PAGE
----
A Multi-GNSS (Global Navigation Satellite System) receiver is the system able to calculate position, velocity and time by receiving the satellite signals broadcasted from multiple navigation satellite systems.
Previously, GPS, operated by the United States, was the representative positioning system, but as shown in the chart below, other satellite navigation systems such as GLONASS of Russia, Galileo of Europe, BeiDou (Compass) of China are now in operation or are about to start operation. Moreover, SBAS (Satellite Based Augmentation System) a network of the geostationary satellite systems (WAAS of United States, EGNOS of Europe, MSAS of Japan) is in operation and Japan has started the operation of QZSS (Quasi-Zenith Satellite System).
Source: cited from “Asia Oceania is the 'Showcase of the New GNSS Era' ”, presented at 5th QZSS user meeting
(KOGURE, Satoshi Mr., 10th March 2010)
FURUNO has been engaged in research and development of GPS receivers for over 20 years and consistently engages in research activities in reception and positioning technology using signals from new navigation satellite systems.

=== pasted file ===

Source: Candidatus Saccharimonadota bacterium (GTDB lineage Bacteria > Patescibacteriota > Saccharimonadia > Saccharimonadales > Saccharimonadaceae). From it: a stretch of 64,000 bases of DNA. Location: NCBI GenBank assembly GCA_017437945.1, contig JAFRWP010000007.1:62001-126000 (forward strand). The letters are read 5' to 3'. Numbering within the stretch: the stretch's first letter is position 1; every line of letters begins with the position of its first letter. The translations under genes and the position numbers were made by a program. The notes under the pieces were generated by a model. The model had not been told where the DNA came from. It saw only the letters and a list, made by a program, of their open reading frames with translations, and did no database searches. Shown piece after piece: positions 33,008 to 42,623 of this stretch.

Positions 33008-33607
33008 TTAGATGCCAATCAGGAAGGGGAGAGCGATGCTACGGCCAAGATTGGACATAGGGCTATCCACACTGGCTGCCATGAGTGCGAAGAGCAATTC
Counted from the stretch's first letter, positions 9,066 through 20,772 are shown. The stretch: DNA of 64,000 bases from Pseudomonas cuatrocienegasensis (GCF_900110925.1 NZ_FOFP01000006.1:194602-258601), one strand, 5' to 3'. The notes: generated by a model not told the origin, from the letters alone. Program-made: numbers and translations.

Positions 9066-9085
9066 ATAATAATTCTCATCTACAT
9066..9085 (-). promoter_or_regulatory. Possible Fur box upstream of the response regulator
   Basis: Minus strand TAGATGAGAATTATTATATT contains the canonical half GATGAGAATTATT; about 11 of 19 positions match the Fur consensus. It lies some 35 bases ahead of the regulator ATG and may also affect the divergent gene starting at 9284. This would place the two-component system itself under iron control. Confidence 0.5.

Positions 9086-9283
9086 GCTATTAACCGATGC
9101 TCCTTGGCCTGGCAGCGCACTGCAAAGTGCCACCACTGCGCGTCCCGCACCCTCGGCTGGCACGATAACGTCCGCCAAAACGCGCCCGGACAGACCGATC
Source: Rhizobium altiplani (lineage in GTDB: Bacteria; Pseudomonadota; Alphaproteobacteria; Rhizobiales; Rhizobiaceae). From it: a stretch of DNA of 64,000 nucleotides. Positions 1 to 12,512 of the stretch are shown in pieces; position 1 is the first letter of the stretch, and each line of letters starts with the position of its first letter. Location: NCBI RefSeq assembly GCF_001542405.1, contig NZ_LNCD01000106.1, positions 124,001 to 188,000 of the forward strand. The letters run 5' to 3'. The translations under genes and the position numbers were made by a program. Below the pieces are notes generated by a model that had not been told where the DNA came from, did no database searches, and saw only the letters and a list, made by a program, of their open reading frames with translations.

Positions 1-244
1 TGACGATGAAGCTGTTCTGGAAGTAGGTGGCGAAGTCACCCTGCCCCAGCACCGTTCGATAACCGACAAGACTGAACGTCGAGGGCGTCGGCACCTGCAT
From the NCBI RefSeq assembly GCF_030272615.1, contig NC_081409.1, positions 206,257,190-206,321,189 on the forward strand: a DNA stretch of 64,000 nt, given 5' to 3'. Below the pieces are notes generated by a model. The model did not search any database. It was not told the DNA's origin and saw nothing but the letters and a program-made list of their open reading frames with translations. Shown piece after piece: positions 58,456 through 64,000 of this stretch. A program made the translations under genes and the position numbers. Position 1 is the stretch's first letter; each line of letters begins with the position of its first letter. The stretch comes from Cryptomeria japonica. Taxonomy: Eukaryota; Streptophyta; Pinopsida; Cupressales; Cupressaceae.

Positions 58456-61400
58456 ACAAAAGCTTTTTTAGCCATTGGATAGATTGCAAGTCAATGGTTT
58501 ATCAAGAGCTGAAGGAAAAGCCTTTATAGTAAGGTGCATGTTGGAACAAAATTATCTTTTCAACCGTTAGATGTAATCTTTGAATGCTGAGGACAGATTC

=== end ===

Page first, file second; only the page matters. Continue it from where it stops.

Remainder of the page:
Today FURUNO’s research is focusing on modernization of GPS, Galileo and BeiDou. FURUNO also has developed and produced QZSS receivers, dual-frequency SBAS receivers and other satellite navigation based receivers.
JAXA (Japan Aerospace Exploration Agency) is using FURUNO's QZSS receivers for its terrestrial monitor stations for the Quasi-Zenith Satellites System, A testimony given by JAXA to the high reliability of FURUNO's technology in the GNSS field.
In March 2013, FURUNO introduced a new Multi-GNSS Receiver Chip eRideOPUS 7 and Multi-GNSS Receiver Module 87 series which enable to receive concurrently the signals of most navigation satellite systems (GPS, SBAS, QZSSS, GLONASS, Galileo (software update required)). With these GNSS receivers, the number of satellites to be used for positioning has doubled, by receiving simultaneously GPS and GLONASS signals, compared to GPS-only positioning receivers.
In addition, with a software upgrade, eRideOPUS 7 and the 87 series modules can also receive the Galileo satellite signals. Galileo navigation system is scheduled to start operation in late 2014.
The world's highest stability, less than 4.5 ns (1sigma) and lowest degradation of stability in harsh urban environments.
Extremely high stability of 4.5ns (1sigma) using a single band receiver
Atomic clock class stability GNSSDO
24-hour holdover performance comparable to Rubidium